Another Royal Mail Packet ship lost
Terrible loss of the packet ship"Solway"
by Pascal Kainic
The most painful sensation was caused on Sunday last by the intelligence of the loss of the Solway, Royal West Indian mail steamship of 1700 tons, on the 7th of April, 1843, on her outward passage, 15 miles from Corunna and the sacrifice of a number of lives, including that of her esteemed commander Captain Duncan.
The melancholy news was brought by the Lady Mary Wood, which arrived on that day at Southampton, from Lisbon.
The Solway sailed from Southampton on Saturday 1st of April and reached Corunna all well.
On the 7th instant, she left Corunna for Madeira, on her voyage to the West Indies, and passed the light house at 10 o’clock. At 12.10, she struck At full speed, on the Baldayo shoal and struck several times going over the shoal, finally going down in 13 fathoms of water.
Only 20 minutes elapsed after she first struck before she went down. The water soon reached the engine room and the boilers collapsed and blew up. Most of the passengers and crew off duty had turned in.
The weather was still and the night moonlight, otherwise the destruction of life would have been much greater. The jolly boat was launched first and, as many as it could conveniently hold were lowered into it, but the frail boat was not destined to reach the shore.
From some cause still unexplained, it was capsized and every one on board perished. One paddle-box boat was next launched, and being cut adrift to save time, fell broad side in the water and half filled; notwithstanding which, it was the fortunate means of saving 52 persons.
Captain Ducan died in the courageous act of loosing the second paddle-box boat, to land the remaining persons on board. He was last seen at this humane duty when the ill fated vessel went down, and he was lost.
On going out of the harbor, we passed one of the paddle-box boats apparently full of people; further on, we passed one of the quarter boats, with 9 men in her. We got to the Solway about 12.30 and to give you an idea of what depth of water she is in, I may state that her mizzen masts is just out of the water. She is rolling very much and is probably to pieces by this time, as it is now blowing a heavy gale north-west.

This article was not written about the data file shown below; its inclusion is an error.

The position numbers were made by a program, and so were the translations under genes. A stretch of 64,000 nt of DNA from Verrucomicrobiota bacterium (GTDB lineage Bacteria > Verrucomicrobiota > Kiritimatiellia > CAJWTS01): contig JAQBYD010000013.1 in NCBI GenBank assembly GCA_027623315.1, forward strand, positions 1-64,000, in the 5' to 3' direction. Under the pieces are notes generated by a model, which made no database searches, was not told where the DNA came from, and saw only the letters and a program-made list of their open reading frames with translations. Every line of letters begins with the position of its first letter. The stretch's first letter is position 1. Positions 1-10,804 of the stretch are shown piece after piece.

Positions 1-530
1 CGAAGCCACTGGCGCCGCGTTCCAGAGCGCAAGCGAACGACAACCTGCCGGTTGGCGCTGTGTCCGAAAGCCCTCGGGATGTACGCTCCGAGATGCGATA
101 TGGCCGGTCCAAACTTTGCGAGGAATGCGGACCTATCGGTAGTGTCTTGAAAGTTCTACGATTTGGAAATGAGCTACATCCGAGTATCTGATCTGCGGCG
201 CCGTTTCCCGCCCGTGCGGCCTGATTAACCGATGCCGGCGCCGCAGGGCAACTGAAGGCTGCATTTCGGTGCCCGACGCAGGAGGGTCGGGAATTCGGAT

The ship is about 3 miles from the main; the agent as a guard abreast of her, in order to pick up the dead or any property that may come ashore; and when the gale abates I will, if the agent deems it necessary, proceed to the spot in a boat.
Having seen in your papers, various accounts relative to the loss of the Solway, and being, I believe, the only passenger at present in London, I feel it particularly incumbent on me, to place before the public certain facts connected with the sad catastrophe which has led to so lamentable loss of life.
The task is an ungracious one, nor would I undertake it, but that an imperative sense of duty induces me to do so. Before entering further on the subject, let me bear testimony to Captain Duncan’s kindly bearing of all classes on board his ship and also to his disregard of personal safety, his only anxiety being to save the live of others.
The elements of comfort were in profusion on board and the ship was itself a tower of strength and an admirable sea boat. Having stated thus much and indeed it would have been wrong to have said less, I have now to communicate the fact, which rests upon good authority, that the course the
Solway pursued on quitting the harbor of Corunna and until the moment she struck was W.N.W. I escaped by jumping from the spar-deck overboard in the hope of reaching a small boat crowded with seamen and engineers.
I was immersed in the water and my legs severely contused by the side of the boat. I was nearly suffocated by the smoke and ashes which rushed up from the hold. For a considerable time, I could not distinctly observe what was passing on board the ship, but I saw her sinking.
The whole period which elapsed from the time she struck until she went down did not exceed 25 minutes. I would here remark that although I give Captain Duncan every credit for endeavoring to allay all the fears and alarm of the passengers, I am bound to state that had a different course been pursued and the life-boats instantly lowered after the vessel struck, every soul who could be roused from sleep would have been saved.
When the Solway struck there were light airs, inclinable to calm, with swell. It being a few minutes after midnight most of those on board, except those looking out on their usual watch, were asleep. Those saved in the few boats lowered down were almost in a state of nudity.
The vessel sank in 25 minutes after she struck. The Spanish Consul Edwardo Santos and the Commanders of 2 French vessels of war which went alongside the wreck, gave all the assistance in their power.
The Captain-General, his lady and daughters also behaved with the utmost kindness on the melancholy occasion. 98 persons were saved, 35 were drowned.
Lieutenant Wentworth from the Royal Navy and agent on board the Solway lost everything he had on board or public or private property.
She had a general cargo including he mails and one box of specie containing 1300 pound sterlings.